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Materials Developed for Sodium Rechargeable Battery by EEWS
The research group of Professor William Goddard III, You-Sung Jung, and Jang-Wook Choi from the Graduate School of Energy, Environment, Water, and Sustainability (EEWS) at KAIST has developed a new sodium-ion rechargeable battery which operates at a high voltage, can be charged, and stably discharges over 10,000 cycles. The research results were published in the online version of the Proceedings of the National Academy of Sciences of the United States of America (PNAS) on December 30, 2013. Since the material costs of sodium rechargeable batteries is 30 to 40 times lower than lithium batteries, it has received attention as an energy saving tool for smart grids and as the next generation of lithium rechargeable batteries. Until now, sodium-ion rechargeable batteries have had issues with stability when charging and discharging. The research group developed a vanadium-based electrode to solve these problems. The group said follow-up research will be continued to develop advanced technology on sodium rechargeable batteries as it is still currently in the beginning stages. The research team: From left to right is Professors William Goddard, You-Sung Jung, and Jang-Wook Choi
A Substance with Amazingly Improved Efficiency of Capturing Carbon Dioxides Developed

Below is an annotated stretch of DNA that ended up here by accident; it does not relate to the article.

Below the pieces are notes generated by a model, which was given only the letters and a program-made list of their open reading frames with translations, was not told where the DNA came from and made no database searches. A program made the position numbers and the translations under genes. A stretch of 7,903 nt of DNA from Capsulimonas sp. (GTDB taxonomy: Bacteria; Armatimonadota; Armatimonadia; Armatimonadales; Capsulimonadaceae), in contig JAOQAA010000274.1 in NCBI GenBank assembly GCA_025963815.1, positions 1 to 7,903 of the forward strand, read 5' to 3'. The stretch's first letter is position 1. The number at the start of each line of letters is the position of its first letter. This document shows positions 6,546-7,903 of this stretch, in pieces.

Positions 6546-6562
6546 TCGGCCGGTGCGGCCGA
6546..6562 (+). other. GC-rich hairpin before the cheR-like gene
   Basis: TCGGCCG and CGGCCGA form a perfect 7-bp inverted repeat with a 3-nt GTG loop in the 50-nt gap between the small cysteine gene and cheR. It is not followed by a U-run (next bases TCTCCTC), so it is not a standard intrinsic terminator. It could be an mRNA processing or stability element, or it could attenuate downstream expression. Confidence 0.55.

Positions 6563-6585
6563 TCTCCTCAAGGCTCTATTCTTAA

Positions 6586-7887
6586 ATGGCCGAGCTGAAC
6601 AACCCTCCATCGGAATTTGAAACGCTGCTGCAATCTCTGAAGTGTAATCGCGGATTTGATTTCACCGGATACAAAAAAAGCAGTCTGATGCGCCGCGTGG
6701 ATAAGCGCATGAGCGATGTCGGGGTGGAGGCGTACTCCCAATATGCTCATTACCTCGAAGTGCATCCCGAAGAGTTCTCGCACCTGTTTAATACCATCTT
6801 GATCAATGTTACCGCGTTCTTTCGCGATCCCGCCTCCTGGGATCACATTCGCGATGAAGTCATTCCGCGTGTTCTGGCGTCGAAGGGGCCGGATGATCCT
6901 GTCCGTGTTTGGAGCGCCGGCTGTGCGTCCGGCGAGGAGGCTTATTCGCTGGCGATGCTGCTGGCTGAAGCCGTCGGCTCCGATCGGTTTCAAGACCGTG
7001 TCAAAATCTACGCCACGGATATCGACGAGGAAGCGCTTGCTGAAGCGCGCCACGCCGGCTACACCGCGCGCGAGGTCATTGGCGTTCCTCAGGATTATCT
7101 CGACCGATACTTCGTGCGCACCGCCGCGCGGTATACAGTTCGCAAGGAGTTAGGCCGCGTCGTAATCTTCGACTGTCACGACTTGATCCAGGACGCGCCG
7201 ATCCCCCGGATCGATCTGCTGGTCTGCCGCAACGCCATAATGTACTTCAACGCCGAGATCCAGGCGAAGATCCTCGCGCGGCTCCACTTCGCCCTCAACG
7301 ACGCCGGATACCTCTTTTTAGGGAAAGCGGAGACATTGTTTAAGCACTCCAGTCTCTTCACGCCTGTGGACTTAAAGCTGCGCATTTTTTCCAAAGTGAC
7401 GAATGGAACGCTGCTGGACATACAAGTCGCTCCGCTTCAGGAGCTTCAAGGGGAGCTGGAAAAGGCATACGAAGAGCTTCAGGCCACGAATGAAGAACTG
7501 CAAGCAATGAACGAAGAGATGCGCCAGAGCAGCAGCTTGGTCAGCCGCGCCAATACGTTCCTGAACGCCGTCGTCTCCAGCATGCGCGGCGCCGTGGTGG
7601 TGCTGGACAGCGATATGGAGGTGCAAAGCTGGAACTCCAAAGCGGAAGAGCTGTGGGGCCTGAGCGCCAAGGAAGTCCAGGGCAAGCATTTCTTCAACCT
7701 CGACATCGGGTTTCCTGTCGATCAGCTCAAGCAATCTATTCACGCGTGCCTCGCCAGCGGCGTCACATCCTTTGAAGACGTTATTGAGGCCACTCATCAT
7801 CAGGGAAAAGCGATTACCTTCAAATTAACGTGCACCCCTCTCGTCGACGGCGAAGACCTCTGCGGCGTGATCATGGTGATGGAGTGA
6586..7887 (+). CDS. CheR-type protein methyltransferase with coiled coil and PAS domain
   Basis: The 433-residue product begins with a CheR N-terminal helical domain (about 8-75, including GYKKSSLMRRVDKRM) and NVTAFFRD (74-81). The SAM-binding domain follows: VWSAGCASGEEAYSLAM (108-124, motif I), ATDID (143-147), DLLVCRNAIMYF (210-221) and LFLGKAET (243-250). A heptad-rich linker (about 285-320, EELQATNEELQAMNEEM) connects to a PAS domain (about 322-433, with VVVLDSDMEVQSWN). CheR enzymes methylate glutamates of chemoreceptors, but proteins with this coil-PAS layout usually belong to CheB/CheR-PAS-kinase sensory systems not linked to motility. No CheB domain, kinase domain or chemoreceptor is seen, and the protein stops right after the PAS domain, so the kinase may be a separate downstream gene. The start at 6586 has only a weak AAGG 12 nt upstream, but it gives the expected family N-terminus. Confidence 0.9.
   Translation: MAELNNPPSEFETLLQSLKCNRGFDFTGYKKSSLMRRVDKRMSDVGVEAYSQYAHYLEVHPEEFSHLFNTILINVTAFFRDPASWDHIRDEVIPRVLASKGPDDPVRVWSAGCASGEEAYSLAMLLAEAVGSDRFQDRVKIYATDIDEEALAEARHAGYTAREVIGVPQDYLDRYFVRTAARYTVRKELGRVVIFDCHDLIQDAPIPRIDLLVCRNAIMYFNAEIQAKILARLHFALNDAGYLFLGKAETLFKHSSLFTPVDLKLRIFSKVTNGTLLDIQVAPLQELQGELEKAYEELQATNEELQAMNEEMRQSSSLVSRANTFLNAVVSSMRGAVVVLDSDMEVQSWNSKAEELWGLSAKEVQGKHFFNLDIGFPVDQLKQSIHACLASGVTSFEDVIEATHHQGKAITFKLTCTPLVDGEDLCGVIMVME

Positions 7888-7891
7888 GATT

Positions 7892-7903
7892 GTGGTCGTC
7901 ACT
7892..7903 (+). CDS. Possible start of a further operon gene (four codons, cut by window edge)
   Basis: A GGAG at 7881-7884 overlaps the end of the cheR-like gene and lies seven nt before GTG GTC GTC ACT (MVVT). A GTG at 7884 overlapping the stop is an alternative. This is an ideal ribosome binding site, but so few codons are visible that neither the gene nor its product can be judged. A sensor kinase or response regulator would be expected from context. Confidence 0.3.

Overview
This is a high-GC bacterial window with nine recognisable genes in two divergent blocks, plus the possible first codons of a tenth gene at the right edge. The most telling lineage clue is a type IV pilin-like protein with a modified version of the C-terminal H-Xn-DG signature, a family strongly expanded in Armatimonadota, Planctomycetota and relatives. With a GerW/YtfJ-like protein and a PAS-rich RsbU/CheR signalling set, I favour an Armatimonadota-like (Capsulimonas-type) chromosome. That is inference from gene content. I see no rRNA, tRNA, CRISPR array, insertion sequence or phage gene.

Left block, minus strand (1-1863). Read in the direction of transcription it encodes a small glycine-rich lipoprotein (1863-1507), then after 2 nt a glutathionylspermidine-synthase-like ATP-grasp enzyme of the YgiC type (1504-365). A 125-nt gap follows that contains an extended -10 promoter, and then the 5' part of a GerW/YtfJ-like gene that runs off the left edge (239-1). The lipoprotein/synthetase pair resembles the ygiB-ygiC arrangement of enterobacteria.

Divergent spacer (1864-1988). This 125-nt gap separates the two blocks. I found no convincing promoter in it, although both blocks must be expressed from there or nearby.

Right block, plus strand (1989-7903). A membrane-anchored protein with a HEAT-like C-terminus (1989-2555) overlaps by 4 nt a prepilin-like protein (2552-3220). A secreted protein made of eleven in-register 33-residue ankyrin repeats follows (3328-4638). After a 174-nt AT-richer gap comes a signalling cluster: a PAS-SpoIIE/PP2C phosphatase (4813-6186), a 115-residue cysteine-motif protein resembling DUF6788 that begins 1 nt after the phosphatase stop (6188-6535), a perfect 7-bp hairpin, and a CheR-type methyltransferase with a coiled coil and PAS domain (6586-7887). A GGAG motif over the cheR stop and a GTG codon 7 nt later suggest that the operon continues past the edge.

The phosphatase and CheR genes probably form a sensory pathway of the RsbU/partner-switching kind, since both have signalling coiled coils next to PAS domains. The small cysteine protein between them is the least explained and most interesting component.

From left to right: Prof.Ali Coskun, Prof. Cafer T. Yavuz and Prof. Yousung Jung - Selectivity of CO2 increased by 300 times in comparison to nitrogen, published in Nature Communications- KAIST EEWS graduate school’s joint research team led by Prof. Cafer T. Yavuz, Prof. Ali Coskun, and Prof. Yousung Jung has developed the world"s most efficient CO2 absorbent that has 300 times higher carbon dioxide selectivity in comparison to nitrogen. Recently, the importance of CCS* technology, which is about capturing, storing and treating carbon dioxides, has begun to emerge world-widely as a practical alternative for the response to climate change. * CCS : Carbon Capture and sequestration Current carbon dioxide capturing technologies are wet capturing using liquid absorbent, dry capturing using solid absorbent and separation-membrane capturing using a thin membrane like a film. For the places like power plant and forge, where the emission of carbon dioxides is huge, the main task is to maintain the capturing efficiency under extremely hot and humid conditions. The previously studied dry absorbents, such as MOF or zeolite, had the disadvantages of instability in moist conditions and expensive cost for synthesis. On the other hand, the research team"s newly discovered dry absorbent, named ‘Azo-COP’, can be synthesized without any expensive catalysts so the production cost is very low. It is also stable under hot and humid conditions. COP is a structure consisting of simple organic molecules combined into porous polymer and is the first dry carbon dioxide capturing material developed by this research team. The research team introduced an additional functional group called "Azo" to the substance, so that it can selectively capture carbon dioxides among the mixture of gas. Azo-COP, which includes ‘Azo’ functional group, is manufactured easily by using common synthesis methods, and impurities are removed simply by using cheap solvents like water and acetone instead of expensive catalysts. As a result, the manufacturing cost has lowered drastically. Especially, Azo-COP is combined with carbon dioxides by weak attraction force rather than chemical attraction so the recycling energy cost for the absorbent can be reduced innovatively, and it is expected to be used for capturing substances other than carbon dioxides in various areas as it is stable under extreme conditions even under 350 degrees Celsius. This research is supported by Korea Carbon Capture&Sequestration R&D Center(Head: Sangdo Park) and KAIST EEWS planning group. Prof. Cafer T. Yavuz and Prof. Ali Coskun said that “when Azo-COP is used for separation of CO2 and N2, the capturing efficiency has increased by hundred times.” He continued “This substance does not need any catalysts and has great chemical characteristics like water stability and structure stability so is expected to be used in various fields including carbon dioxides capturing” Meanwhile, this research is published in ‘Nature’s stablemate ‘Nature Communications’ on 15th of Jan.
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